Seasons Change

Portrait of funny naughty little boy with curly hair in T-shirt sticking out tongue and keeping eyes closed, disobedient child
Portrait of funny naughty little boy with curly hair in T-shirt sticking out tongue and keeping eyes closed, disobedient child

Now that the leaves are starting to change and the temperatures aren’t quite so roasting, you’re probably looking forward to fall and the weather changes ahead.

Funny enough, the change in weather can also make a difference in the way you and your kids’ teeth feel too.

It may sound silly, but cooler air and lower humidity – each a hallmark of changing seasons – can make your mouth feel different and thus effect your oral health. There is also the addition of going back to school in the fall, which can add stress and, if you’re not paying attention, adversely affect your kids’ teeth.

First, let’s look at the changes wrought by school…


Going back to school after a summer of ease can be stressful for any child – even the ones that truly enjoy returning to classes can find themselves distracted and out of kilter for a while due to the change. And if things are truly stressful for your child, it could lead to a number of oral health issues such as:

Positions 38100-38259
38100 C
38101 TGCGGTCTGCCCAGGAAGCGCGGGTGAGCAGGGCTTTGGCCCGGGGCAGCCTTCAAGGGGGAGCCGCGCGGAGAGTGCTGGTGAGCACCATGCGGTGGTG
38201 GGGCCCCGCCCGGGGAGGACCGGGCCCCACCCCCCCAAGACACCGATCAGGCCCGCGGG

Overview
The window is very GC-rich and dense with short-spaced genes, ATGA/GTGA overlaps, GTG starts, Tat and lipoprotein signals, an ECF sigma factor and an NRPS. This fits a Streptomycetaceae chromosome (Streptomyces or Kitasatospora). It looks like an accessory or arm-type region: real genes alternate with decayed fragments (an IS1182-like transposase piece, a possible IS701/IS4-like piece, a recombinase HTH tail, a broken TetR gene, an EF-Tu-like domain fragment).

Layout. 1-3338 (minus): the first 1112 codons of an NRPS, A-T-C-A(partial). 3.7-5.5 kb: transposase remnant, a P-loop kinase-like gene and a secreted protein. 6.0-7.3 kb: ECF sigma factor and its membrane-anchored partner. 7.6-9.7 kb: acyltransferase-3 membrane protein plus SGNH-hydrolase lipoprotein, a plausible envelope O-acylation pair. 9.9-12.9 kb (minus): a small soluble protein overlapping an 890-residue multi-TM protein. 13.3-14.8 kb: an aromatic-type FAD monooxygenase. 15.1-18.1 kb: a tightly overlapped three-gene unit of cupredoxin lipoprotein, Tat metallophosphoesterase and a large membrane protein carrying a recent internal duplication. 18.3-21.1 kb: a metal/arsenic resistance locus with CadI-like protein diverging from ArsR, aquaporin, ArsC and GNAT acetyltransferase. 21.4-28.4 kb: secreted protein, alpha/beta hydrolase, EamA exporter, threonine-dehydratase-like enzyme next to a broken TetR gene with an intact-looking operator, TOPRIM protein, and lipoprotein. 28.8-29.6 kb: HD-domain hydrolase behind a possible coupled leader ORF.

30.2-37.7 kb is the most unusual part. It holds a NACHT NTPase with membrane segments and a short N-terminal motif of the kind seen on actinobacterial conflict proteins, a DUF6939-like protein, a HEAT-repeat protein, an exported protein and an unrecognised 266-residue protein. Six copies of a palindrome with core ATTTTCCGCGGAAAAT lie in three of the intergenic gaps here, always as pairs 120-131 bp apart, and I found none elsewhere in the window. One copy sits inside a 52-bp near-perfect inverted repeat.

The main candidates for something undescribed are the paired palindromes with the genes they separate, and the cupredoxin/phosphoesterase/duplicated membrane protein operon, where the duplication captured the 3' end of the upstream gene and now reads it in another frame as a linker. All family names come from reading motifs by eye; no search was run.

Teeth grinding
Grinding and clenching your teeth is an obvious side-effect of stress. And it is likely that if your child is doing this, he or she may not even know it – as it usually happens during sleep. This side effect is much more common in adolescents but can also happen with younger children. The good news is that your child will likely grow out of this habit. You can always check on your child during the night to see if they are grinding or clenching. If they are, tell your dentist about it right away.

Dry mouth
Excess stress can do all sorts of things to your body. This includes producing dry mouth – which can also be produced by elongated physical activity without proper water consumption, or by prescription medication. Known as xerostomia, it can result from stress, anxiety, or depression. Drinking plenty of water will help ensure this does not happen. If your child is experiencing dry mouth, be sure to let their dentist know right away. Dry mouth can lead to other oral health conditions, including increased risk for cavities and gum disease.